Given the current level of the stock market, which is close to all-time highs, most investment advisers are better sellers than buyers. Contrarian that I am, I think that is a mistake. The Schwab equity strategy team, Liz Anne Sonders and Jeffrey Kleintop, tend to agree with my view. Kleintop, Schwab’s global strategist, pointed out that world GDP next year was forecasted to grow by 5%, according to the OECD, IMF and World Bank. He is also expecting global economic data will continue to surprise us on the upside between now and the end of the year.

Sonders, Schwab’s U.S. equity chief, believes here at home a recession is several years away. It’s her opinion that our economy is getting very close to “escape velocity.” That’s a term used to describe the ability of our economy to grow on its own, independent of any help from the Federal Reserve Bank. She also thinks the Fed will raise rates in December, barring any unanticipated slowdown in the economic data between now and then.

There are, however, some issues confronting the economy that indicate that it won’t all be smooth sailing in the weeks and months ahead. Although we have gained 13 million jobs since the financial crisis, which is a good thing, the flip side is that small businesses are having trouble finding workers.

We are also grabbling with an earnings recession. Profits over the last two quarters have been down, versus last year’s results, and that is expected to continue. The rising dollar, energy prices, and a slowdown in China are among the causes of these disappointments. Corporations have been able to mask this decline by buying back more of their shares on the open market. This has the effect of boosting their profit per share (simply because they have less shares outstanding) but even the most naïve investor is beginning to see through this ploy.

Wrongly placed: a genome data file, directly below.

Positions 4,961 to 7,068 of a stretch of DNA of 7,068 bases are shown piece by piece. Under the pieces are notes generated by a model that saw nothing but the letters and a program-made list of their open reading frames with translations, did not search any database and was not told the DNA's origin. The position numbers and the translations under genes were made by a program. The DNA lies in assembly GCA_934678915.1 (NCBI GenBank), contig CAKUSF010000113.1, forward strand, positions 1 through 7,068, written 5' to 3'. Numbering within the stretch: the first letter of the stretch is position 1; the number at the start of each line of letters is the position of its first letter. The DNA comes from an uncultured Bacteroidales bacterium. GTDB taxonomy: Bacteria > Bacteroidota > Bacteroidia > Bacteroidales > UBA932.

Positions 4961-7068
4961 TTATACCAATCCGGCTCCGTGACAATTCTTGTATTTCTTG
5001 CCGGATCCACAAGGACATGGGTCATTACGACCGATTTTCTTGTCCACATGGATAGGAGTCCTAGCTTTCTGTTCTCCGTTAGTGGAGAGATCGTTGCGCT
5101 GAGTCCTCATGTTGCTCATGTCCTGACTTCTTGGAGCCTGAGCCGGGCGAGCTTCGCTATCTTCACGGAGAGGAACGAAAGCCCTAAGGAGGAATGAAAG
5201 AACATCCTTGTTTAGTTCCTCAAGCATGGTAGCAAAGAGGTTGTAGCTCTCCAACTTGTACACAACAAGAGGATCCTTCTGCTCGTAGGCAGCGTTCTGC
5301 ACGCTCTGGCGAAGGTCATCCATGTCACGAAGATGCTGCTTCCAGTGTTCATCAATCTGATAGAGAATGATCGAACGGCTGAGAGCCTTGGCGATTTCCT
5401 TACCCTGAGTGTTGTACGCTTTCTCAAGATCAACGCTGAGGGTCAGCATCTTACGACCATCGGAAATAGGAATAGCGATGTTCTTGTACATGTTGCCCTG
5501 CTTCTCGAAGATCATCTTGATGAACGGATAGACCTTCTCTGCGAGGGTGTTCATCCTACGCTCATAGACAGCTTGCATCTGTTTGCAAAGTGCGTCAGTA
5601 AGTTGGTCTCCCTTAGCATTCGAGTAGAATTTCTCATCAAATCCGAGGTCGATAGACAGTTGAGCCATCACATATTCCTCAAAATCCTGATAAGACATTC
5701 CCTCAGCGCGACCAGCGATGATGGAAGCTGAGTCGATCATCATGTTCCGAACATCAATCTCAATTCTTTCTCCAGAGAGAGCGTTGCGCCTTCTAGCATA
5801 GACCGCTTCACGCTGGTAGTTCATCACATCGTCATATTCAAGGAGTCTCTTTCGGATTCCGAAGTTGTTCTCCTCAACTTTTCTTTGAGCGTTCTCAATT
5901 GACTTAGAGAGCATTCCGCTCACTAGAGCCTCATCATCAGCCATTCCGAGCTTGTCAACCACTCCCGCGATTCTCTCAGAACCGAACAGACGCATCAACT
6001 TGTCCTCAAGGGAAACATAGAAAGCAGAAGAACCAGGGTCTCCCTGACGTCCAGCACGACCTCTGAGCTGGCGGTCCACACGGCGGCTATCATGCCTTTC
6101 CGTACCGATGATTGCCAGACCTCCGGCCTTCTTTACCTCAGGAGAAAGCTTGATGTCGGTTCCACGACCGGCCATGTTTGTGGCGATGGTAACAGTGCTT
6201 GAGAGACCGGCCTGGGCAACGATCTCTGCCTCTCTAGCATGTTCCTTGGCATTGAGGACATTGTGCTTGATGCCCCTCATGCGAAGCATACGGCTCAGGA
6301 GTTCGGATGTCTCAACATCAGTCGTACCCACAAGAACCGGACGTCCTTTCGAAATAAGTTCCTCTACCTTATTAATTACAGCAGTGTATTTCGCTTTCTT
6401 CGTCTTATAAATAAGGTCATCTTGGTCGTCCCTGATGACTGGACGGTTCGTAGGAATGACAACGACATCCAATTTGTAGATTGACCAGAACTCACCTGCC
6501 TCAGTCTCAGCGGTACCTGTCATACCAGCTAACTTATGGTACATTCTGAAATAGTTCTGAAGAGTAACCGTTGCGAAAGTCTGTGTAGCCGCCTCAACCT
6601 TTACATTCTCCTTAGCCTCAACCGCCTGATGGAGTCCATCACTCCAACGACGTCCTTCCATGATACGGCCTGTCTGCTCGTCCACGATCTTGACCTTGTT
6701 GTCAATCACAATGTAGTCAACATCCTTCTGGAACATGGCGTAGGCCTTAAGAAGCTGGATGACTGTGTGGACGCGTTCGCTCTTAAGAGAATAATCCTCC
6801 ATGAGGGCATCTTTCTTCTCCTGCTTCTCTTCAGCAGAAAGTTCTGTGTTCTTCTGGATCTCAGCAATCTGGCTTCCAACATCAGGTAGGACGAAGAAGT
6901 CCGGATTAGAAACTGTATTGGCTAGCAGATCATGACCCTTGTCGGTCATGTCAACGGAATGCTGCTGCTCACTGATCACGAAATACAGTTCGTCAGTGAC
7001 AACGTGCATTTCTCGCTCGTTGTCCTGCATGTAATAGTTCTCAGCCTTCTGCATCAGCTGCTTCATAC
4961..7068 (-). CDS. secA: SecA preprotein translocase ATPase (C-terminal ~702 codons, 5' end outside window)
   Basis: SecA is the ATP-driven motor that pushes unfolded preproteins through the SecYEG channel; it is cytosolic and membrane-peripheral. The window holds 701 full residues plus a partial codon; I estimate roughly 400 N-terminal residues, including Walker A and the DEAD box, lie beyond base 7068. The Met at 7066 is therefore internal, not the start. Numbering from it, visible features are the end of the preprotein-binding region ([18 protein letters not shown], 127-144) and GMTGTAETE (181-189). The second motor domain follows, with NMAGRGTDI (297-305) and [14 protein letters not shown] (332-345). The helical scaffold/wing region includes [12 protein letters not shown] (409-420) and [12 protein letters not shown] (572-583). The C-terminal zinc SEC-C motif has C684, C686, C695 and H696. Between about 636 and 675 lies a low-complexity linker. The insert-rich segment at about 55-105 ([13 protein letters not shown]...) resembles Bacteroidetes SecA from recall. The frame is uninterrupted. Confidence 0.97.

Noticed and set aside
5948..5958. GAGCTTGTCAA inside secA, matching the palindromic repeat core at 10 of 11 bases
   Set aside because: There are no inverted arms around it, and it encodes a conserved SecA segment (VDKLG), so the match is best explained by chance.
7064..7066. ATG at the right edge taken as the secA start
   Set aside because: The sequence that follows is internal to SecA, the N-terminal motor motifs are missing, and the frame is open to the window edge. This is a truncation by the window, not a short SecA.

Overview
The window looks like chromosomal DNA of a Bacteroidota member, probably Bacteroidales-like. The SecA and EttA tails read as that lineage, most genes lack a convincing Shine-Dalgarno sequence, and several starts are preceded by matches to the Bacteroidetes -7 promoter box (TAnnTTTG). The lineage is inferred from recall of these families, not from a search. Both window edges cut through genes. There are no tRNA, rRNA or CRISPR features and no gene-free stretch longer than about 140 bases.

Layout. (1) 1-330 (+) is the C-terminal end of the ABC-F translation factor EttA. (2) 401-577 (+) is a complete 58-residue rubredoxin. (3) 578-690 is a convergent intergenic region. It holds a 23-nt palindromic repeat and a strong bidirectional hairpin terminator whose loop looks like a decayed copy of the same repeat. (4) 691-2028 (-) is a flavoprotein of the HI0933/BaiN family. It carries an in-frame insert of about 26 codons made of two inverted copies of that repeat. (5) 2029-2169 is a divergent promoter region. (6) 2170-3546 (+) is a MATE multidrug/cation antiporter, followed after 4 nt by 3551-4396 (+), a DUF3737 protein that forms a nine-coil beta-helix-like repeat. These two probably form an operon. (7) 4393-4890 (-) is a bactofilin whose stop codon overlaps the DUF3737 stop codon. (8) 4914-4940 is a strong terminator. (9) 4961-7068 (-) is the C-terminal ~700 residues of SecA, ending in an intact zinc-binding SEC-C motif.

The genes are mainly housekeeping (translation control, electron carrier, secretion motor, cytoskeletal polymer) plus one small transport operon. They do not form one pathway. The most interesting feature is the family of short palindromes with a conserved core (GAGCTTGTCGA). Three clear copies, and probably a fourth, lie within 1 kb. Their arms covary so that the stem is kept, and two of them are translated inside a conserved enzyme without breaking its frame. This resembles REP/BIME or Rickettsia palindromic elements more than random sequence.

Clearly, the above issues bear watching, but are not enough to derail the bull market. The days of double-digit gains may be over but we can still see respectable single digit growth from stocks. It all adds up to more volatility in the stock market in the months ahead.

This week was part of the readjustment in thinking among investors that is necessary as the Fed prepares to hike rates. Remember, two thirds of the nation’s money managers have never experienced a rate hike by the Federal Reserve Bank. Fortunately, I’m not one of them.

As I predicted last week, the markets need to consolidate after several weeks of gains. It is nothing to worry about; just the usual give and take within the markets. If you have a little cash to spare, this would be a good time to put it to work.

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About Bill

Bill Schmick was born in a blue-collar neighborhood of Philadelphia, just a few blocks north of “Rocky Balboa” territory where most of his Catholic schoolmates grew up to be either cops or criminals. He narrowly escaped both professions by volunteering to fight in Vietnam as a U.S. Marine... Read More